- In a few countries, such as the United Kingdom or Uzbekistan, the E-roads are not signposted at all. In the UK, E-roads are not recognised, even by the official authorities, and it is quite possible to say from a legal point of view that there are no E-roads in the UK.
In the E-road convention (from 1975) there are standard requirements indicated. The roads have to be paved, at least wide, not have too sharp bends (suitable for at least 80 km/h, exceptionally 60 km/h), be priority roads, bypass cities and villages and other requirements. They shall have enough capacity to avoid congestion, and preferably have highway or expressway status.
In reality these requirements have not been followed stringently, when new E-roads have been added. For example the E45 in Sweden, added 2006, have long parts with width. The E10 in Norway have parts with width. In Central Asia some gravel roads have been included.
- The longest E-road is E40, which is more than 8000 km (5000 miles) long, connecting France with Kazakhstan.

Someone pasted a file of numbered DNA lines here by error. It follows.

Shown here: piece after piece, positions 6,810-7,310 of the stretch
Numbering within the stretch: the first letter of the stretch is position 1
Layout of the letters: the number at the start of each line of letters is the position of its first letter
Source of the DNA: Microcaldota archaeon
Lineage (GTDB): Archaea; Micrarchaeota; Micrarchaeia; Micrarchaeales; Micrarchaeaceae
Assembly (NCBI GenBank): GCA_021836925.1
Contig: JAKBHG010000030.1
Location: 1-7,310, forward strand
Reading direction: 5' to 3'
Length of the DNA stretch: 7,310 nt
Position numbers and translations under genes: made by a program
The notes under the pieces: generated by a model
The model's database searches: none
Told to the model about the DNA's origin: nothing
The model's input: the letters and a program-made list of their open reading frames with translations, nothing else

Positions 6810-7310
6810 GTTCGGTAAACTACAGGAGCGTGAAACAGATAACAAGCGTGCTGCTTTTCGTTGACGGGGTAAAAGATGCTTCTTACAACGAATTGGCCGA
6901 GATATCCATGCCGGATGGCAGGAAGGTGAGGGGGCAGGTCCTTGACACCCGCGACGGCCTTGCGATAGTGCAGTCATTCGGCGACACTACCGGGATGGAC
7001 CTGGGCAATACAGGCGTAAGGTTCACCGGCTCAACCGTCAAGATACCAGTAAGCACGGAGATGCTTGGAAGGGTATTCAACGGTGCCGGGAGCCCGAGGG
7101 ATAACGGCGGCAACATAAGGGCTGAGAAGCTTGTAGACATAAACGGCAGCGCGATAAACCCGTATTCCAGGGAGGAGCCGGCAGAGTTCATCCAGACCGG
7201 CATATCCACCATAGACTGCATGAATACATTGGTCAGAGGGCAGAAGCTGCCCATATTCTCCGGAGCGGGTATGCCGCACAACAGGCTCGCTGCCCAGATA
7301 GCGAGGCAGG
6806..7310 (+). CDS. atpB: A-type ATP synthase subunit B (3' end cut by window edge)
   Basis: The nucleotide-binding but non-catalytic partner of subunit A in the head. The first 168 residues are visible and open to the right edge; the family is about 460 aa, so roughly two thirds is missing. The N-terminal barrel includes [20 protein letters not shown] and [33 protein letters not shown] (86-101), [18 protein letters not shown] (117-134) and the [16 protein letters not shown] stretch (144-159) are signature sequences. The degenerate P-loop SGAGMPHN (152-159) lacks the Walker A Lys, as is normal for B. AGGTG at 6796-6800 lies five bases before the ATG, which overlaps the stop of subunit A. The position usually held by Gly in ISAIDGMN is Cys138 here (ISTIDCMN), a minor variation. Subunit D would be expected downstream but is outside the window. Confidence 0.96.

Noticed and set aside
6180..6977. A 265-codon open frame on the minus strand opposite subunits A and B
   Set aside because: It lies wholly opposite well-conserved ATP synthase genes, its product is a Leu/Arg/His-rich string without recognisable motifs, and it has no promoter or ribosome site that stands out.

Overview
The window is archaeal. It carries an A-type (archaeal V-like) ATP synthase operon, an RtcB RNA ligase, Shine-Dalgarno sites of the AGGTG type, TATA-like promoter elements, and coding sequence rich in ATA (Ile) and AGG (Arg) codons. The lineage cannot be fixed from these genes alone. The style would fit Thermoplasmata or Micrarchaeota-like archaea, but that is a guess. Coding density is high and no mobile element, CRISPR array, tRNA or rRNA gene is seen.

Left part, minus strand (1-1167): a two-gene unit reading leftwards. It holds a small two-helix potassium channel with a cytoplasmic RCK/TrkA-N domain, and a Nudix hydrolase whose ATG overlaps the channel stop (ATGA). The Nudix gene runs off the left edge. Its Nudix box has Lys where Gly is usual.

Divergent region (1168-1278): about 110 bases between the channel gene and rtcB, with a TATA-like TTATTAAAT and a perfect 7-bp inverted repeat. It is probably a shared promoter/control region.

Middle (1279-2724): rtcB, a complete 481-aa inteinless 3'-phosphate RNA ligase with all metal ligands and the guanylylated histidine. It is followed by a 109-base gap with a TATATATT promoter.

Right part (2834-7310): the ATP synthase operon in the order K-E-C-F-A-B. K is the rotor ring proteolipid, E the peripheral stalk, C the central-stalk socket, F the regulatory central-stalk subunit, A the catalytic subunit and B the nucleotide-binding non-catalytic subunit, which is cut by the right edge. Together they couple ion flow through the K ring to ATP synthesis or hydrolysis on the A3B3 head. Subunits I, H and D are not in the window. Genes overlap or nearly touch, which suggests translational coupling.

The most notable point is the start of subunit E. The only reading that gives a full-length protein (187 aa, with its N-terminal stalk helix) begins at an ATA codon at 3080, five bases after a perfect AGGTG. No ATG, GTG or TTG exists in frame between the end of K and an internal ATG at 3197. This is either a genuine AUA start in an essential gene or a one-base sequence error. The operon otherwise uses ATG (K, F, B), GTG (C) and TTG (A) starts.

- The shortest E-roads are E844, 22 km (13.75 miles), in Italy and E32, 30 km (18.75 miles), in the United Kingdom.
- Northernmost is E69, North Cape, Norway, 71°10' N
- Westernmost is E01, Lisbon, Portugal, 9°10' W
- Southernmost is E75, Crete, Greece, 35°6' N
- Easternmost is E127, Maikapshagai, Kazakhstan, 85°36' E
- The highest E-road is E008 which reaches 4272 m (13562 ft) altitude in the Pamir Mountains in Tajikistan.
- The highest E-road in Europe is E62 reaching 2005m (6365 ft) at the Simplon Pass, Switzerland.
- The lowest E-road is E39 which reaches 262 m (832 ft) below sea level in the Bømlafjordtunnel, Norway.